Australia's notifiable diseases status, 1997. Annual report of the National Notifiable Diseases Surveillance System

Commun Dis Intell. 1999 Jan 21;23(1):1-27.


In 1997 there were 89,579 notifications to the National Notifiable Diseases Surveillance System. A notable feature of 1997 was the pertussis outbreak which peaked towards the end of the year and resulted in 10,668 cases being notified. The highest number of notifications received was for hepatitis C (unspecified) with 19,692 notifications; this is the first year for which data have been reported for New South Wales and South Australia for this disease category. The number of measles cases rose after the low number reported in 1996 but is still well below the number reported in the outbreak years of 1993 and 1994. Rubella notifications continued to decline in 1997. Notifications of Haemophilus influenzae type b appeared to have stabilised at a low rate, having declined markedly after introduction of the conjugated vaccine in 1992. The number of cases of campylobacteriosis remained steady after having risen for several years. Notifications of hepatitis A cases rose considerably, much of this being due to one outbreak in New South Wales. The number of cases of salmonellosis rose while shigellosis numbers dropped slightly. Notifications for chlamydial infection and gonococcal infection continued to rise, whilst those for syphilis continued to fall.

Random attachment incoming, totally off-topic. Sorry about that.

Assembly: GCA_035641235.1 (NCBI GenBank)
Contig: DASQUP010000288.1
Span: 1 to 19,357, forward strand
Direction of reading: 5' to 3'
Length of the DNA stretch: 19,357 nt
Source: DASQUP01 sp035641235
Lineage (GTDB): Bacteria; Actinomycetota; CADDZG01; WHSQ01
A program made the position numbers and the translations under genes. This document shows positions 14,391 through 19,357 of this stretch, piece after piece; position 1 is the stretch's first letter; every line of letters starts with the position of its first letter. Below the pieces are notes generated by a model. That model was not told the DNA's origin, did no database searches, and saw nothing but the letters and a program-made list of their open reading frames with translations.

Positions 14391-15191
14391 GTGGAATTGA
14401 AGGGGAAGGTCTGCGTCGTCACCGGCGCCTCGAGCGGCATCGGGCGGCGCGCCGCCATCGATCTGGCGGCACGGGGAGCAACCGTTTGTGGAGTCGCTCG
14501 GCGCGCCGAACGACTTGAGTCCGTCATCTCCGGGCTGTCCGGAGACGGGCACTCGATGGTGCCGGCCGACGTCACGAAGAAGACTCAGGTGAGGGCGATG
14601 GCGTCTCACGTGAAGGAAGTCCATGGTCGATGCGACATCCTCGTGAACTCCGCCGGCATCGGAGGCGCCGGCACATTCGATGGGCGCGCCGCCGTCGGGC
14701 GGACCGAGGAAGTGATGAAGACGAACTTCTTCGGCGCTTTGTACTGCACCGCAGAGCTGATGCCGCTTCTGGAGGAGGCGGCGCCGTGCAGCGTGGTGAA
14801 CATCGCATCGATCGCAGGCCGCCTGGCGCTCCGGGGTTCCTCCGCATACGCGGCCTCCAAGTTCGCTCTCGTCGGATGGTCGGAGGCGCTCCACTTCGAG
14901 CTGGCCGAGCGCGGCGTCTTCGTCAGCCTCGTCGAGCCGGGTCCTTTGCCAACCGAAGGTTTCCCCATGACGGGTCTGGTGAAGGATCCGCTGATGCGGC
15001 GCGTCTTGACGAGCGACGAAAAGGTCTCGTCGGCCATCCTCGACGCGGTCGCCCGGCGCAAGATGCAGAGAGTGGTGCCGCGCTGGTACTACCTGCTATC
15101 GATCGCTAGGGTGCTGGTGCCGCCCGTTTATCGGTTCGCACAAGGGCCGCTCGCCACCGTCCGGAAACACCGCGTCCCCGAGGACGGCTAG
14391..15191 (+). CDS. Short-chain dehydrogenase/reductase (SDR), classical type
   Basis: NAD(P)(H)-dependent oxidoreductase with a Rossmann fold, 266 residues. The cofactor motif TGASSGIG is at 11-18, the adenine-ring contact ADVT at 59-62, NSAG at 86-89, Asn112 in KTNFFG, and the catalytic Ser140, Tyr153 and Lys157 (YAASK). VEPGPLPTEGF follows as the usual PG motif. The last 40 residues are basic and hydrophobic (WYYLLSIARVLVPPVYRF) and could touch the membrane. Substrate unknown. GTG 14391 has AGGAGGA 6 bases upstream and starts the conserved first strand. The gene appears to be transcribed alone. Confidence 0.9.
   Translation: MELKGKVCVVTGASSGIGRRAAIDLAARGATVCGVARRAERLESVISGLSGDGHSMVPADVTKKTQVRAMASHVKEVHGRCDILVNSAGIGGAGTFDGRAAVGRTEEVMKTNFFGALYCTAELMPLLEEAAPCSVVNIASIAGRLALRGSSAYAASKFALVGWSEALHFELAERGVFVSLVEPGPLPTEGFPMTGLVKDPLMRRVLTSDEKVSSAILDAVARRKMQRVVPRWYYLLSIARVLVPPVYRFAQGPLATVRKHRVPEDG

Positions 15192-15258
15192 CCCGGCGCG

MeSH terms

  • Australia / epidemiology
  • Communicable Diseases / epidemiology*
  • Disease Notification*
  • Disease Outbreaks / statistics & numerical data
  • Humans
  • Incidence
  • Morbidity
  • Population Surveillance / methods*
  • Residence Characteristics